Halloween movie: ‘Bellflower’

This Halloween, I wanted to promote some movies that are perfect for the season. Some are films that I have seen and love, others I have just heard of and still more come from friends and online connections. I hope to have many more suggestions leading up to the 31st, so watch this space.

Bellflower (2011)

Written and directed by Evan Glodell
This film was suggested to me by ‘Tiger’ Tom Briggs.

Not exactly a ‘horror’ film, Bellflower is nonetheless very disturbing and more than a bit mystifying. Like a car wreck, I couldn’t tear myself away from watching as a pair of social misfits try and make their foolish Mad Max dream come to life while their personal lives disintegrate. It is incredibly well directed and as a first outing, an impressive effort from writer/director/lead actor Evan Glodell.

Woodrow and Aiden are tragically deranged and seem determined to destroy themselves and everyone around them. Drawn in by dreams of a post-apocalyptic world as their only hope of finding happiness, they exert all of their energies on making a Road Warrior-esque car along with a home-made flame thrower. The real horror comes after the more normal of the two Woodrow starts dating Milly and… things go very very badly.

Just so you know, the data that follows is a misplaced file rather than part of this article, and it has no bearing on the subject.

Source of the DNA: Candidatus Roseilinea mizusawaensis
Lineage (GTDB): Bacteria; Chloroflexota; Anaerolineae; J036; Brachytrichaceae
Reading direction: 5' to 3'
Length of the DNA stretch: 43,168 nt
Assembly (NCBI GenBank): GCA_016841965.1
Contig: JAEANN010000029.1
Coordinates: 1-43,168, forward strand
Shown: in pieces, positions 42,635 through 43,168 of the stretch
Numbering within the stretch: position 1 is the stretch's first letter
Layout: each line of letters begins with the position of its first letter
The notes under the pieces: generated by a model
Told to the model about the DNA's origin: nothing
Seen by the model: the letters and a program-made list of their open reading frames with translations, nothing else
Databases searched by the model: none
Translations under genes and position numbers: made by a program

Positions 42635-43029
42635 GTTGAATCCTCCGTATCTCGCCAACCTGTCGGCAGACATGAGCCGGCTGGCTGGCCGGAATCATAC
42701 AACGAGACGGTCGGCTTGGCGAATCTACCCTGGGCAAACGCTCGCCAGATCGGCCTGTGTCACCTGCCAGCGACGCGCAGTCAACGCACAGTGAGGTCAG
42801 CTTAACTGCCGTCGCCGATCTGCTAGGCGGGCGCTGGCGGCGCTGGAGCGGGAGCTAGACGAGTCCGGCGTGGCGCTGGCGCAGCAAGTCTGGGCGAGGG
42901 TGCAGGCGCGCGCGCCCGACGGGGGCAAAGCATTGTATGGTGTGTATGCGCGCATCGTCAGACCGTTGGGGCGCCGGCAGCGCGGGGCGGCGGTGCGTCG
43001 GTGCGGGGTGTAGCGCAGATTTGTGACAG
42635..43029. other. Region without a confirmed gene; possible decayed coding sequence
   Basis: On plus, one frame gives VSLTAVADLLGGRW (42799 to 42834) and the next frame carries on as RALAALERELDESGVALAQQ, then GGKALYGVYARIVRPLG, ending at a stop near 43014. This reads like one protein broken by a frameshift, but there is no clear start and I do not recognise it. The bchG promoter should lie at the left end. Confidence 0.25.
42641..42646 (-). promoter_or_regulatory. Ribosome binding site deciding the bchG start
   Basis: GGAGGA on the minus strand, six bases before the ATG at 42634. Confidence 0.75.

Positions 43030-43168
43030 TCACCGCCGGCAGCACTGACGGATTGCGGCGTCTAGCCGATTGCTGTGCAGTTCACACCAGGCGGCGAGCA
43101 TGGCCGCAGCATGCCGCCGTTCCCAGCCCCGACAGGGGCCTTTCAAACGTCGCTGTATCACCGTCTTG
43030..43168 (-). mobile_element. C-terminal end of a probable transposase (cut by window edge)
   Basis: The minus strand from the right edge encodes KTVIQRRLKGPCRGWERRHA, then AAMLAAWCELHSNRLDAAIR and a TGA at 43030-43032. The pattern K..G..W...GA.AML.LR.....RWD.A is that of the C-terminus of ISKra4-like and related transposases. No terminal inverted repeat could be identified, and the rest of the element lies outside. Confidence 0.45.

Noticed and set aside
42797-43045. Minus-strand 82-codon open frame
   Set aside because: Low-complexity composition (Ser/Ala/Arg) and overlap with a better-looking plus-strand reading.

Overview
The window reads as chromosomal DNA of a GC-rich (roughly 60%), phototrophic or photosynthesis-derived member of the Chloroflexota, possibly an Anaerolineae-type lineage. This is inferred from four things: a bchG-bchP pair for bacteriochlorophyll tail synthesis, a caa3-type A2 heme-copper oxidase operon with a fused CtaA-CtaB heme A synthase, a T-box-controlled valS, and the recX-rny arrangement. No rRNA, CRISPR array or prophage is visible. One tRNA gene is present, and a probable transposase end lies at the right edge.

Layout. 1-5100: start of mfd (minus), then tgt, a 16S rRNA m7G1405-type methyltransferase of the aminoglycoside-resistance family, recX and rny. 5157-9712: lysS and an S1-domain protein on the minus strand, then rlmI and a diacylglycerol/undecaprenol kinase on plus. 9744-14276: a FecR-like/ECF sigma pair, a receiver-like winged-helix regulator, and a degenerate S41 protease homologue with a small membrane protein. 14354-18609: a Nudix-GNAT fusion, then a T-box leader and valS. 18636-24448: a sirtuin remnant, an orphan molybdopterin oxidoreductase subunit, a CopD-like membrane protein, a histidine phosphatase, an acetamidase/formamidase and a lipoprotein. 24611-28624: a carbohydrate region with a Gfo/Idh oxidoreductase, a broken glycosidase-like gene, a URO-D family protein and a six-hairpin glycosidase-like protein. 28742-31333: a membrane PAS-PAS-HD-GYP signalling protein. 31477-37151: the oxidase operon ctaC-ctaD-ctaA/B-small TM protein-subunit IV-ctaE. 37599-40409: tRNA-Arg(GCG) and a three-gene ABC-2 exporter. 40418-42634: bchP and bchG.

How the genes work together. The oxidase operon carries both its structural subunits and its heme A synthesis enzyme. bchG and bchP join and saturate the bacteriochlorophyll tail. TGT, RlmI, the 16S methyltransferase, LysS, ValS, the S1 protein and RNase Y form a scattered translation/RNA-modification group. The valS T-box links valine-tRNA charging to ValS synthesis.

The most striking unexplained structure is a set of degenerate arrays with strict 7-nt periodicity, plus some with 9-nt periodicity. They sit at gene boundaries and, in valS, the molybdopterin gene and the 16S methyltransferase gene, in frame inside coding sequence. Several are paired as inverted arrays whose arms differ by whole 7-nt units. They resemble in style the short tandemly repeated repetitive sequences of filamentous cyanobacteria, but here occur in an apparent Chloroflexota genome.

The coda of the movie, Aiden’s narrative on Woodrow becoming ‘Lord Humongous’ (the hockey-mask-wearing villain of Mad Max) and how he doesn’t need to ask for anything, he just takes is haunting and unsettling. You could say that the movie is an examination of the impact of escapist fantasy film for a culturally deprived generation or you could just say it’s messed up.

I’m not sure which is more accurate.

Bellflower follows two friends as they venture out into the world to begin their adult lives. All their free time is spent building flame-throwers and weapons of mass destruction in hopes that a global apocalypse will occur and clear the runway for their imaginary gang “Mother Medusa”. While waiting for the world to end, their call to excitement comes unexpectedly when one of them meets a charismatic young woman and falls hard in love. Quickly integrated into a new group of friends, they set off on a journey of betrayal, love, hate, infidelity and extreme violence more devastating and fiery than any of their apocalyptic fantasies.

Originally from Wisconsin, Glodell moved to California in his early 20s with a group of close friends to pursue his dream of becoming a filmmaker via their production collective “Coatwolf.” His credits include directing Cursive’s “Let Me Up” music video, cinematography on horror movie PLACEBO and short film SAVANNA, and conceptualizing and starring in the edgy sitcom BOSS OF THE GLORY for STIM TV. BELLFLOWER is Glodell’s feature-length directorial debut.

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